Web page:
Must Love Meth
Despite the talk of rising unemployment, Riptide has found work for members of South Florida's lighter-fluid-and-Drano-ingesting set.
Coral Gables pharmaceutical outfit Catalyst is developing Vigabatrin, an anticonvulsive medication used in Europe to combat cocaine and meth addiction. The company touts it as the first effective addiction-killer for those drugs and is now testing it on addicts across the nation.
For the city that made anthill-size cocaine mounds a must-have desk accessory, this should come as no surprise: The testers have not had a problem recruiting devil's dandruff enthusiasts. "For the cocaine studies, we've been turning the volunteers away," says Scott Segal, president of the Segal Institute for Clinical Research, the North Miami facility that's handling Vigabatrin's South Florida testing. He estimates they've gathered data from 30 coke addicts as the testing hits its final phases.
But, for the meth side of the research, they haven't been able to scare up a single test subject. Riptide visited the testing facility on NE 125th Street to get the scoop from Segal.
The problem, he says, isn't that South Florida is blissfully free of the epidemic; it's that our dominant meth-using population is gay male South Beach revelers, a tough bunch to test. "Their pattern of use — being a clubber — is not conducive to testing," he explains. "They may be addicted to meth, but it's part of the lifestyle, so they don't consider it a bad thing. And they're on so many other drugs — Special K or Ecstasy — that we can't use them. In order to qualify for a clinical trial, you can only be using one drug: meth."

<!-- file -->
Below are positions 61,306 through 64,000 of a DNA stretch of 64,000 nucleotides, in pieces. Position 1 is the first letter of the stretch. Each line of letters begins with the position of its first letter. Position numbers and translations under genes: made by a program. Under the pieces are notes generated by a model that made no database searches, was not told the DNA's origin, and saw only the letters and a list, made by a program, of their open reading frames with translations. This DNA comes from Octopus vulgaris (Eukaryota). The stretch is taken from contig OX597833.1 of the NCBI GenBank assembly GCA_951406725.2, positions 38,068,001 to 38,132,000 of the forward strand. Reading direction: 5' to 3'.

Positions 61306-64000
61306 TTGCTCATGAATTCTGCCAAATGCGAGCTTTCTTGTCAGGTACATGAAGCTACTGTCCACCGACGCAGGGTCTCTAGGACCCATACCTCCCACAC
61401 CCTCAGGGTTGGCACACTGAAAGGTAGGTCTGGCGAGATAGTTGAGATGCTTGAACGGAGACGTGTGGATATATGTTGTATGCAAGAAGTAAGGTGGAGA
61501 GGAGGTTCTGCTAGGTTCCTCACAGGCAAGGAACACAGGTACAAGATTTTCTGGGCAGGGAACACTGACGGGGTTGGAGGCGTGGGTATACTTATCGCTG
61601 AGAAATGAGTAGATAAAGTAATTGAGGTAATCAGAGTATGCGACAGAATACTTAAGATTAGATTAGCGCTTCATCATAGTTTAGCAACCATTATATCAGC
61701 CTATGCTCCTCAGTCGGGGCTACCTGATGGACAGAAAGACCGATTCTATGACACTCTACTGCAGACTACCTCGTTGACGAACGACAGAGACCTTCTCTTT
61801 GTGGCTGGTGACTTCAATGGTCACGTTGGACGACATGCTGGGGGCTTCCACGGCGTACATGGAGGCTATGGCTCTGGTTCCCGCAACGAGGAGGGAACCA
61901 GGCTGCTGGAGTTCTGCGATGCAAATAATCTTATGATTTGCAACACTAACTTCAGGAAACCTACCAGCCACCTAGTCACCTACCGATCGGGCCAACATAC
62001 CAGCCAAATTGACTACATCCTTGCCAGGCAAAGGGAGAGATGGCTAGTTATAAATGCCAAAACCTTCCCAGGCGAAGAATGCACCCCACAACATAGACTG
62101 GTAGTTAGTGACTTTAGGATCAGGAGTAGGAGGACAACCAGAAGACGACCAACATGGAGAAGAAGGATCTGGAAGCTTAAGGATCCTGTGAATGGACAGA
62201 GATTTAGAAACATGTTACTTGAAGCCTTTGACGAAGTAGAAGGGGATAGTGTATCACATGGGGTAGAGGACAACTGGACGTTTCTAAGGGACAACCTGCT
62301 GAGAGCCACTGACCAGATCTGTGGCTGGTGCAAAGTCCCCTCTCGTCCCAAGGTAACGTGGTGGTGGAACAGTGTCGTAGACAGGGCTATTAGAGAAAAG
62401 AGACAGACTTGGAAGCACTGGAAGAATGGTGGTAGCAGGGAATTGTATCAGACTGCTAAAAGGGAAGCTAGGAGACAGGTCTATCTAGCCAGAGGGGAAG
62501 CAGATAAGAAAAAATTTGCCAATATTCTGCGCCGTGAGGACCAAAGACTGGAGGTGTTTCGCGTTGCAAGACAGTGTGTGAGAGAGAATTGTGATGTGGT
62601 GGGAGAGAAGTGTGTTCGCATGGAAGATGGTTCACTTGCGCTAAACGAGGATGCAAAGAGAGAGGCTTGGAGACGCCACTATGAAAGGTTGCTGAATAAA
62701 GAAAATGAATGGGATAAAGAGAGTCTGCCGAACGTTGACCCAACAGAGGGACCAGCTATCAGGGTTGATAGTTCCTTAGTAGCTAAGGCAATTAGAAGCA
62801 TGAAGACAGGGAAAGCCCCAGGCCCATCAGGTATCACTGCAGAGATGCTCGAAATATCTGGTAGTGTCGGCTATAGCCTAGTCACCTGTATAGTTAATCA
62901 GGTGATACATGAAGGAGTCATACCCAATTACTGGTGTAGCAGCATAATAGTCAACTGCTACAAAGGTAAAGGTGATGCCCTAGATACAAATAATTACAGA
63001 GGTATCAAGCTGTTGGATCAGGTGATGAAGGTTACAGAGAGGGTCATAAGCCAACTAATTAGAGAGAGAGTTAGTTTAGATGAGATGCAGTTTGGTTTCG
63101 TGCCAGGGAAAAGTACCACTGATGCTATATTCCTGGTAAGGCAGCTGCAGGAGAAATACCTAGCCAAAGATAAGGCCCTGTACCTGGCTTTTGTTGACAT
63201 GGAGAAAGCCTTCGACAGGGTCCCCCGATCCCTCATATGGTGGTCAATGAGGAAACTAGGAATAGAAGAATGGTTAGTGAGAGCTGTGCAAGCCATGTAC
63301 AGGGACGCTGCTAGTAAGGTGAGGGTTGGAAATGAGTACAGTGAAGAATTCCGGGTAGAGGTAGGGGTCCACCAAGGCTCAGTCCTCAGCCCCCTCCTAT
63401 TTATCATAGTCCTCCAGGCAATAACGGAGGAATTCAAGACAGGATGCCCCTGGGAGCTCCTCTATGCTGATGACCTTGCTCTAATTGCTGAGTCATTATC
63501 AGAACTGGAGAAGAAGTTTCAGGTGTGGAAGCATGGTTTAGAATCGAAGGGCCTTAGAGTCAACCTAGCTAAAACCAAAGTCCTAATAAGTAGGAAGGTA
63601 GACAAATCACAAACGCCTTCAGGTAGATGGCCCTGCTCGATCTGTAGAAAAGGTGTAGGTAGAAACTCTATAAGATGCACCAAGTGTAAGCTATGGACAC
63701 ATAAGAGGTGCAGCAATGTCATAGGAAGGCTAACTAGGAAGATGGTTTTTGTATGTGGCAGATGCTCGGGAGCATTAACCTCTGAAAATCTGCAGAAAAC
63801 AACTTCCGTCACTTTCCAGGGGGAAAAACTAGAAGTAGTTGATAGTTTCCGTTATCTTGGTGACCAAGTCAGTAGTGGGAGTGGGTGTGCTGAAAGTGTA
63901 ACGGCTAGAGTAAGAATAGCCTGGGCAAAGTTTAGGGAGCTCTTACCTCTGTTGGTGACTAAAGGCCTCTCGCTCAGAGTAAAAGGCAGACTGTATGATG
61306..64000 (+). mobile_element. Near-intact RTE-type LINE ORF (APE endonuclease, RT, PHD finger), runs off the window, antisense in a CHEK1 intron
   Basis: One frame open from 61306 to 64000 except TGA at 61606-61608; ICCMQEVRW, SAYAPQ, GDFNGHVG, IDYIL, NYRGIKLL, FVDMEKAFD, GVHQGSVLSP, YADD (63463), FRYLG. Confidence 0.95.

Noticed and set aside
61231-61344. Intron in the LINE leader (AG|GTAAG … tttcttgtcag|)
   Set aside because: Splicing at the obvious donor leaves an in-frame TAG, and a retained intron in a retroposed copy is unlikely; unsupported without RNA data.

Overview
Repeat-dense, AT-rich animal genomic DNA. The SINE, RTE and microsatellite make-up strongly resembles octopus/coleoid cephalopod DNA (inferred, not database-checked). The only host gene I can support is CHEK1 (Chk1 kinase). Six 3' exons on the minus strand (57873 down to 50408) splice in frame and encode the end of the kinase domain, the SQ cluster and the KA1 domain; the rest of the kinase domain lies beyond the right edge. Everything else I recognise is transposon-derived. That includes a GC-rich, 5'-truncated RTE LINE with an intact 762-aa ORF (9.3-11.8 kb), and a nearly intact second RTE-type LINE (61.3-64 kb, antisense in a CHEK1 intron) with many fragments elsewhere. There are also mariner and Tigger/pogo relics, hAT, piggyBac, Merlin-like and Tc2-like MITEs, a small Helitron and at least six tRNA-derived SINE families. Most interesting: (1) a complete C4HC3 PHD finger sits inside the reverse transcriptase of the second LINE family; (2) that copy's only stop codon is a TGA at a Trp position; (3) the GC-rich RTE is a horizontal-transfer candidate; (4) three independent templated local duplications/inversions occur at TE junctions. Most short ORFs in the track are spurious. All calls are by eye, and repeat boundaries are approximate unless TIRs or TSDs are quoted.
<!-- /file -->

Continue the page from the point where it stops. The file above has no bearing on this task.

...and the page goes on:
For others, an environment of dire secrecy keeps them from enrolling. "A lot of these gay men haven't come out, and they might have wives," says Patrick Manos, study coordinator. "It's a very difficult world to tap into."
So listen up, industrious fellow stirring a steaming vat of farming chemicals in the trunk of his 1988 Caravelle: Segal gives its volunteers $668 for 24 weeks of outpatient testing. Not a fortune, but where else can a meth addict get paid just to be himself?
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